"Well, first we have to rehearse some more. Recording an album is one thing. If you play a mistake on one track, you can stop and try it again. For live performances we would need to know every bit of every song perfectly, and at the moment we don’t. We are also lacking a bassplayer. I’ve checked around with a few people, but so far we haven’t found one. Though, we will try out a bass player when we rehearse next time in Stockholm. Maybe then it’s time to investigate the possibilities of a tour, however I’m a little sceptic about the whole touring thing."

What are your opinions on the following terms, persons: Nietzsche, Hitler and Sweden (in general)?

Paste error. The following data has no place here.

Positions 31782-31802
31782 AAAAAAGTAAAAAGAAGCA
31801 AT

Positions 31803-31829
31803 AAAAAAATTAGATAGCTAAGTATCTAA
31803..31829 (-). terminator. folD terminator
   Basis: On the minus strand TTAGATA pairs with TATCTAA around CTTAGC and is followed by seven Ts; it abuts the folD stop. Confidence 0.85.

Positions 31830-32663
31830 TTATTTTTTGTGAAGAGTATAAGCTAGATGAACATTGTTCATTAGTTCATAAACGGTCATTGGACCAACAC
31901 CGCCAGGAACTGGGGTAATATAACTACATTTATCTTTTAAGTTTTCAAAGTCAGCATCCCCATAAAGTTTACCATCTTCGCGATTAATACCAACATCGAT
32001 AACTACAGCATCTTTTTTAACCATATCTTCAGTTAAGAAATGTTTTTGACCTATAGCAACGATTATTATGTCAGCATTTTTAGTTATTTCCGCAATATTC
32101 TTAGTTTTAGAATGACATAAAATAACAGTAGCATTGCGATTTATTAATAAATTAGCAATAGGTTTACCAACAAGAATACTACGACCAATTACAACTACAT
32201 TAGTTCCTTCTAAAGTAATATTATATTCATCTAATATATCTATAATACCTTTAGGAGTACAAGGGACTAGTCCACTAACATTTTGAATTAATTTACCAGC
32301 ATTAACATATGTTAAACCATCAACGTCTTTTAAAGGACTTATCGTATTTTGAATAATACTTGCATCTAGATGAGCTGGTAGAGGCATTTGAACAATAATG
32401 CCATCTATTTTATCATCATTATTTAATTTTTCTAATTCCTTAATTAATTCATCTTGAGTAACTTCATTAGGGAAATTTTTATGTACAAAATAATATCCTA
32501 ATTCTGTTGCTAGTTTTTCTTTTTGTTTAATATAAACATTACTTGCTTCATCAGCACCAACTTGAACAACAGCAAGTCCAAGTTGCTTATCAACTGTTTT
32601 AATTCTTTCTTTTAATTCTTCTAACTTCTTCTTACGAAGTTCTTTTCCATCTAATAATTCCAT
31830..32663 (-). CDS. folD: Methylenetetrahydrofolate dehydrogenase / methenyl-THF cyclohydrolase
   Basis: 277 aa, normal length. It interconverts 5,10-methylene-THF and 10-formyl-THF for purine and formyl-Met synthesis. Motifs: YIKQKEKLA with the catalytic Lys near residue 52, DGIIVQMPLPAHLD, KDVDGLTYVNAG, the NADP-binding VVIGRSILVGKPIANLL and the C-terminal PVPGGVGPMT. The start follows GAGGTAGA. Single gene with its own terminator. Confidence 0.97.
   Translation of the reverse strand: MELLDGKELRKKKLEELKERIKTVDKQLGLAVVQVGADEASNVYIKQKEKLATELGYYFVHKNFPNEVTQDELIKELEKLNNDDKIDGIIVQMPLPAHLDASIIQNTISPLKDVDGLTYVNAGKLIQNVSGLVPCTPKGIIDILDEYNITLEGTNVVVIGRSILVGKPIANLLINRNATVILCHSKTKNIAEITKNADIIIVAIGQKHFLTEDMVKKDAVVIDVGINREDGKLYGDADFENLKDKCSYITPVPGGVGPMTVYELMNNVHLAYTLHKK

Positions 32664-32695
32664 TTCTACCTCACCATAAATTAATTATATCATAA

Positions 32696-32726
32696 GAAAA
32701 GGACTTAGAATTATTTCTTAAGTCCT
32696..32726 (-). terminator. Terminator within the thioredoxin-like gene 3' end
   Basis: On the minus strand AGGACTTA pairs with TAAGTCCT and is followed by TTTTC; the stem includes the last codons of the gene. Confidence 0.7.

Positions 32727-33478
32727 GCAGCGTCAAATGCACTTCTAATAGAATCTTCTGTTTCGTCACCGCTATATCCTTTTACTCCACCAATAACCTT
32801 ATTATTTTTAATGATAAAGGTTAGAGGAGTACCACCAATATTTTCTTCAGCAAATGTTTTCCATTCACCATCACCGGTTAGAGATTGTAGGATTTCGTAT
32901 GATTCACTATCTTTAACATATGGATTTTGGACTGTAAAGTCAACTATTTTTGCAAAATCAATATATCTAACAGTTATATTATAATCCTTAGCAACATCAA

"Don’t know enough about Nietzsche to say anything. I’ve only partially read one of his works, and I don’t feel I know enough of him. Hitler was a big leader. If we consider what he accomplished he was one of a kind. I am really and truly impressed with the effort he put into his cause. Eventually he lost his struggle, but he was closer to his goals than most people will ever get in their entire lives. I am not a national socialism, in fact party politics doesn’t interest me at all. I have extremely rare views on most things, and for a person like me there are no suitable political parties or even political genres, that’s why I don’t involve myself in politics and deal exclusively with religion and philosophy instead. Sweden, along with every other country, and every other place on this earth and in this universe, holds no place in my heart so to speak. This entire creation is just a minor obstacle which is temporarily violating the space of True Chaos. It will all be destroyed eventually, and that’s what’s important."